While 2017 was definitely a banner year for video games, not every highly anticipated adventure turned out to be a resounding success. As games like The Legends of Zelda: Breath of the Wild, PlayerUnknown's Battlegrounds and Horizon: Zero Dawn were making headlines for their soaring successes, others were more noteworthy for pulling off a belly-flop.

While 2017 offered success stories from a wide variety of games, this year's disappointments were equally varied. We've got a little bit of everything here, ranging from a beloved series that fizzled out to an indie darling that didn't quite turn out as intended. A couple of complete duds also turned up, as well as a game that we're deeming massively disappointing for nontraditional reasons.

Let's get this show on the road.

LawBreakers

On paper, LawBreakers seemed like an easy home run. You've got Cliff Bleszinski, of Gears of War fame, and his new studio promising a hero shooter that rewards skill and offers a darker edge than you typically get out of the genre. While it would have been wiser to stick to a free-to-play model, they were charging just 30 bucks for the game with all future hero/level/mode DLC getting added in at no extra charge. Finally, the game itself was super solid. The gunplay was fast and fierce and the mobility added an interesting new spin on your typical arena-style blast-a-thons.

I'm not going to pretend that the game wasn't without its faults. The character and world designs weren't too fleshed out, the marketing was poorly targeted and there wasn't a heck of a lot of meat on the bones when LawBreakers launched. Still, the positives greatly outnumbered the negatives and we felt pretty confident that the game's quality and word of mouth would help it build some momentum.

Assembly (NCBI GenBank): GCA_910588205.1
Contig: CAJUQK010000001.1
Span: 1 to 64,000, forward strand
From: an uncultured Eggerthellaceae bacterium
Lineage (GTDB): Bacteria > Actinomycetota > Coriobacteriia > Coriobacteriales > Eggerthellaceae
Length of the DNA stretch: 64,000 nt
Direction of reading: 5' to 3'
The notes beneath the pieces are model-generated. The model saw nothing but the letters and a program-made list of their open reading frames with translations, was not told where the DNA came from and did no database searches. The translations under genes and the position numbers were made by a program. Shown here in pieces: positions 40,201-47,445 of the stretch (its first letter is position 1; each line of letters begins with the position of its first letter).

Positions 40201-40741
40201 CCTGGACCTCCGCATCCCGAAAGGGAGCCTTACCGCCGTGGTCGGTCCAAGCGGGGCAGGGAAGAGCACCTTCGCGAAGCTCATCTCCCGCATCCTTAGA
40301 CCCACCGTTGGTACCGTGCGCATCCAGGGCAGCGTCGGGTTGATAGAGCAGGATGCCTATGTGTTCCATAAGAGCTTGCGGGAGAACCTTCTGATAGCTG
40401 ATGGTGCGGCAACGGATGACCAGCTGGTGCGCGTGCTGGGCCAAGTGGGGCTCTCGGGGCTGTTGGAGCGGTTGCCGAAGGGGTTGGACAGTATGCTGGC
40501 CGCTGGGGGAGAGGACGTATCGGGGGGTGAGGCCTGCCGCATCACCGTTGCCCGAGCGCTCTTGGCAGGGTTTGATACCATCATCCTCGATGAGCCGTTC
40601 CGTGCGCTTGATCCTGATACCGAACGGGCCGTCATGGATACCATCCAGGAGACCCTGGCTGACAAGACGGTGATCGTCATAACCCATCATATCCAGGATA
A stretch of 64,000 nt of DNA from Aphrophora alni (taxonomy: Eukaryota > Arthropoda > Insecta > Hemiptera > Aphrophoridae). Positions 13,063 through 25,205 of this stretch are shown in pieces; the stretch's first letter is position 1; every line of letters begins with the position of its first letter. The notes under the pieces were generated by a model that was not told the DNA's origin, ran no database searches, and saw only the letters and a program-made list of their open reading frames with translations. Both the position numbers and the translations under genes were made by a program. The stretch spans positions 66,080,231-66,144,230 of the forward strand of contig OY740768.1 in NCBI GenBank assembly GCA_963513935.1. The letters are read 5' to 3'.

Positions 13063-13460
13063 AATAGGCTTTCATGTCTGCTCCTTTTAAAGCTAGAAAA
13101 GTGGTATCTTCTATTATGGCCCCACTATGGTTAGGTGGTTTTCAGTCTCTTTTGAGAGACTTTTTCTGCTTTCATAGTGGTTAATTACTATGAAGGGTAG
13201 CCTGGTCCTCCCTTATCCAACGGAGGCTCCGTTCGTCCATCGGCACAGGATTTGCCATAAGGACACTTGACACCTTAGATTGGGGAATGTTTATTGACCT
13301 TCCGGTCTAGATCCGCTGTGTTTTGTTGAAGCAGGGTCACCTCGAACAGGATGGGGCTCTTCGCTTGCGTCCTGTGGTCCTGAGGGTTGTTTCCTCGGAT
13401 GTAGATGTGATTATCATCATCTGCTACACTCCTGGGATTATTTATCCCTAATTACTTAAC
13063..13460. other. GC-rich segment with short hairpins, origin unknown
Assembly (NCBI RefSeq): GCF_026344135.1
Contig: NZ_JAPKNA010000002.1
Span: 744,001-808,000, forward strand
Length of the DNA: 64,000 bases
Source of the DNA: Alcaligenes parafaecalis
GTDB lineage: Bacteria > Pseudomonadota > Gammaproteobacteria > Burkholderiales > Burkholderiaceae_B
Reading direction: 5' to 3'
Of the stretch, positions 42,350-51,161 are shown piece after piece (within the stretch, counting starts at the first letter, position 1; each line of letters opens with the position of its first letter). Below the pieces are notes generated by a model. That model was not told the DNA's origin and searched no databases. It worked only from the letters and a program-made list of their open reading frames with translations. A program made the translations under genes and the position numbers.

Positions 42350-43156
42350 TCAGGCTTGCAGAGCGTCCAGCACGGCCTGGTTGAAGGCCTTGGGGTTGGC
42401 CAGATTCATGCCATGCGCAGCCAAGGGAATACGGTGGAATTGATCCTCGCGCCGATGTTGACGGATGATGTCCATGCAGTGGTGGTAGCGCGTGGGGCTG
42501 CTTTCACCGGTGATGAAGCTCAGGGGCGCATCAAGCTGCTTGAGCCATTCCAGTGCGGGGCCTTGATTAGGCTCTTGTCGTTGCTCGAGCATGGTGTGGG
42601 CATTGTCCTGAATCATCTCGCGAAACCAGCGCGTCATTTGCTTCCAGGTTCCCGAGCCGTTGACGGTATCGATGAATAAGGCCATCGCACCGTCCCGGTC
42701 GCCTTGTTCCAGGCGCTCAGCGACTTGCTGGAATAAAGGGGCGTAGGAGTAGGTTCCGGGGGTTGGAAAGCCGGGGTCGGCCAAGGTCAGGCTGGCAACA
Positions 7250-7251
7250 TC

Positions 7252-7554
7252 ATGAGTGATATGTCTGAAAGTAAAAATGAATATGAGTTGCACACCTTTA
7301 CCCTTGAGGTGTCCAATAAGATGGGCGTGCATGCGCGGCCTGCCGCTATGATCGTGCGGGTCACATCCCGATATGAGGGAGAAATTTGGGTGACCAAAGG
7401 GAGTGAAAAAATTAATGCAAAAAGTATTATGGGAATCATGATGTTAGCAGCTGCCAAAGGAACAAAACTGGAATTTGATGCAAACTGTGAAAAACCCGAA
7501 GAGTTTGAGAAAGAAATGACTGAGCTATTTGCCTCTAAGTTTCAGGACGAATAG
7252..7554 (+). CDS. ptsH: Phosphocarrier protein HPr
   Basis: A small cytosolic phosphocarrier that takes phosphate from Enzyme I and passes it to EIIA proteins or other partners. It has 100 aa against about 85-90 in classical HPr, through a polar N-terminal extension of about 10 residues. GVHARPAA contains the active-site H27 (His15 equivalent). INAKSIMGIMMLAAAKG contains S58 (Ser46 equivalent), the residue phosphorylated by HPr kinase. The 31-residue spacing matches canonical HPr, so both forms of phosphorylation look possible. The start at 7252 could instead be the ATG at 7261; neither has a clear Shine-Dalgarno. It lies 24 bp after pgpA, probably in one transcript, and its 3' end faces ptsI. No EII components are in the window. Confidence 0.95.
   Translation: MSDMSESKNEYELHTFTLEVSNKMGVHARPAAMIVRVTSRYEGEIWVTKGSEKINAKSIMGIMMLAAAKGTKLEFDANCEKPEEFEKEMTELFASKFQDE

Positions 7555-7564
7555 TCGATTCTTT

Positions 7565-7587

Instead, LawBreakers landed with a resounding thud. As of this writing, today's peak number of concurrent players on Steam was just 21. It's a kind of downward spiral we figure is impossible to pull out of, and that's a real shame. LawBreakers itself wasn't a disappointing game, but its extremely fast death (which felt avoidable) certainly is.

Agents of Mayhem

Over the years, the Saints Row series became known for its memorable characters, fun open world, varied mission structure and crass yet clever scripts. The spinoff series, Agents of Mayhem, offered none of the above. The game's character-swapping gunplay was its sole strong point, with everything else happening on-screen seeming custom made to overshadow that with blandness.

We had some high hopes for Agents of Mayhem given its pedigree and, again, the clever shooting mechanics made for some interesting gunplay, but the final product completely failed at delivering on those expectations. The world was uninspired and devoid of interesting activities, the missions felt like the same shooting galleries plopped onto slightly different locations and the characters were utterly lacking in, well, character.

While some of the games on this year's list are disappointing for reasons only tangential to the games themselves, Agents of Mayhem was itself just an extremely disappointing game.

Mass Effect Andromeda